There are some people whose stories become so common that they themselves become legends. Once those individuals reach legendary status, their stories no longer belong to them, but to the people who tell their stories.
These are the people like Johnny Appleseed, who has become more ubiquitous for the image of the pan on his head and the pocket full of appleseeds than anything he did on a smaller scale.
If there is anyone in Taylor’s own history that fits this description, it is Samuel Morris formally known as Prince Kaboo. Every student has heard the name. Many live in a building memorializing him or walk by his likeness in bronze on their way to “Integrative Communication'' or “Art as an Experience.” But few have stopped before his likeness and wondered who was the man behind the myth.
Morris is a Taylor figurehead whose story has been inextricably linked to the university from the moment it was recorded by one of Taylor’s most famous presidents, Thaddeus C. Reade, while Morris was on his deathbed.
The story of his life has been likened to romance novels by newspapers of the time. Though he was the prince of the Kru tribe in Liberia, he was raised in slavery to a neighboring tribe. After facing brutality from his enslavers, Morris received what he called a vision from God and escaped, twice.
From there, he made his way to a plantation along the coast. There he met Anna Knoll, a missionary with Bishop William Taylor’s organization. Morris was her first convert.
With the help of a minister and Reade, along with many donors, Morris made his way to Taylor’s Fort Wayne campus where he entered a program to learn about missions with the goal of becoming a missionary among his own people.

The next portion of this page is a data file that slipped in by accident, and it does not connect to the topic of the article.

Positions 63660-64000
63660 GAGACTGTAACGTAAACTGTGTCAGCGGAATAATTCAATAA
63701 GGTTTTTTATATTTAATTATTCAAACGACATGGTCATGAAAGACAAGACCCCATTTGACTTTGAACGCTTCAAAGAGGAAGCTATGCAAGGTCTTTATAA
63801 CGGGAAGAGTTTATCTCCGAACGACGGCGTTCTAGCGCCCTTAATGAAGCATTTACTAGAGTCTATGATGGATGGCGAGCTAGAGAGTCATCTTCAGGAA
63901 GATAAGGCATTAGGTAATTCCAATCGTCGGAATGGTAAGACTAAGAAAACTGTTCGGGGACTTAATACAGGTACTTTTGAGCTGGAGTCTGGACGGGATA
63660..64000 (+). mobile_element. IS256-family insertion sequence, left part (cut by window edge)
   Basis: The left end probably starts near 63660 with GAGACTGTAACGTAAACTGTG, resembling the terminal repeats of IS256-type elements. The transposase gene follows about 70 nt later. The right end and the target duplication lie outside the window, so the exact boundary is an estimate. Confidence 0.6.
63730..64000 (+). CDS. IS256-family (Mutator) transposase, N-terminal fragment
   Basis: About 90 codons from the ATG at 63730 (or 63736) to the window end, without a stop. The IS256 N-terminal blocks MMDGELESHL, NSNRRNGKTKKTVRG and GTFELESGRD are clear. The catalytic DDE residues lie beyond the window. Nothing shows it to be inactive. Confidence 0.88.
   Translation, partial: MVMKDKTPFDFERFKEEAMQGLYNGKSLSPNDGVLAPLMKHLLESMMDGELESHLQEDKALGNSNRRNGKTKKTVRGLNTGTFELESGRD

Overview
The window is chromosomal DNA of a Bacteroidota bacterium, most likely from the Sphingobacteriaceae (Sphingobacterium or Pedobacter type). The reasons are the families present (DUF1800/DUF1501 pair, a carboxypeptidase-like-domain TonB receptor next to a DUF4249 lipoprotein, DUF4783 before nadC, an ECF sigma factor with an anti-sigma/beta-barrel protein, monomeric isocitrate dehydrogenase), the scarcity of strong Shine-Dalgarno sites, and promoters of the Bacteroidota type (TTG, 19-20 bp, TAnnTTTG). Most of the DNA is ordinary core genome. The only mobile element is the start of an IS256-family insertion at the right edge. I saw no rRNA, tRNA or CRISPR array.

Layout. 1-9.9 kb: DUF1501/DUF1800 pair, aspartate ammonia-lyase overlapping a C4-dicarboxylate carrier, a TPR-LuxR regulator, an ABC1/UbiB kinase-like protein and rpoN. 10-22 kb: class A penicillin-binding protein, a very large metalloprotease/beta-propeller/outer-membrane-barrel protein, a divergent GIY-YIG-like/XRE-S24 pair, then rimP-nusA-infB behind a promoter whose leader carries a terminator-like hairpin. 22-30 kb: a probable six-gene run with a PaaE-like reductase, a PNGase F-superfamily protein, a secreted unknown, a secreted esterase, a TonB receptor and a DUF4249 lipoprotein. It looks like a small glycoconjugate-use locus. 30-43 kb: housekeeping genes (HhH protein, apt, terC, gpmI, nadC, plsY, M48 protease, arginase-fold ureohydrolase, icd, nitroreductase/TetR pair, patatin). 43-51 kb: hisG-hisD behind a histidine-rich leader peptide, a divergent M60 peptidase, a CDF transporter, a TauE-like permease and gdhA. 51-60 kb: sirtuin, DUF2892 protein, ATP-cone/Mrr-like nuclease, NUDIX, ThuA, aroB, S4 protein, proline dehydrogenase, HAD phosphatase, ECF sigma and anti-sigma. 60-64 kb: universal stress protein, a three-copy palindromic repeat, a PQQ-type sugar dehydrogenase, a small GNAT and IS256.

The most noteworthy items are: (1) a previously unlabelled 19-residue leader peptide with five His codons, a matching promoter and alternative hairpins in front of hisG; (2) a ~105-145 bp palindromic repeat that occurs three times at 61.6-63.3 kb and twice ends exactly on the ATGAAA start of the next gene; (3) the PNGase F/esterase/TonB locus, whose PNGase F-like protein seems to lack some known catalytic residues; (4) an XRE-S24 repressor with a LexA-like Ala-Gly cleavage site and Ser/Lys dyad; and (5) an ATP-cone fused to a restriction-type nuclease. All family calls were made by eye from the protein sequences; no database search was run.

His time at Taylor was cut short when he died in the Spring of 1893 of dropsy, an antiquated term for what is probably congestive heart failure. He was 19years old. Reade wrote down Morris’s life story during his extended stay in the hospital. Immediately after his death, a dormitory hall was built in his honor.
This was the beginning of the trend in which Morris’s story was told by the people around him. Partially, this is because there is no extant writing from Morris himself. What is available are letters about him or to him from his contemporaries as well as two biographies — the sketch of his life by Reade and “Angel in Ebony” by Jorge O. Masa.
With the extant sources, we can piece together a bit of his life as well as his death.
Morris lived on campus from 1891–1893, coinciding with the last two years before Taylor’s campus moved from Fort Wayne to Upland.
He lived in the dormitories with everyone else while attending the academy that prepared students academically for college if they did not have the reading or writing skills to go right into classes.
Morris enjoyed an important friendship with a fellow Liberian Christian named Henry O’Neil who shared his goal of becoming a missionary to the people of Africa. In Morris’ life, he tried to convince Reade to bring O’Neil to Taylor from the university he was studying at in St. Louis.
This request was not met until 1904 when O’Neil was brought to Taylor to complete a three-year music course. After graduating, Morris’s former friend moved to Sierra Leone where he served as a missionary, fulfilling the dream he had shared with his friend and countryman.
The word used over and over by Morris’ contemporaries to describe him is inspirational, including the writers of his death announcement in the Fort Wayne Sentinel.
Years after his death, Morris’ classmates were still talking about his effect on them.
“Sammy Morris to me was something real, never to be forgotten by those who came into contact with him,” said the Rev. A. J. Duryee in a letter to the editor of a 1934 issue of The Echo. “His holy life and Christ spirit shows in his face something more than a mortal being, but a real Christ-like man with the Holy Spirit.”
Today there remain only a few clues to who Morris was as an individual. But there are several memorials testifying to his impact at Taylor that have lasted to this day.
“I think Samuel Morris is important for Taylor because it is always important to remember those who have made a community such as this possible,” sophomore Talique Taylor said. “I think that amidst all the things we idolize here whether it be our cultural institutions or our wings or whatever it is we idolize at Taylor we need to go back to what makes life fulfilling and that is sharing the gospel.”
A special thank you to the Ringenberg Archives for providing the sources for this article.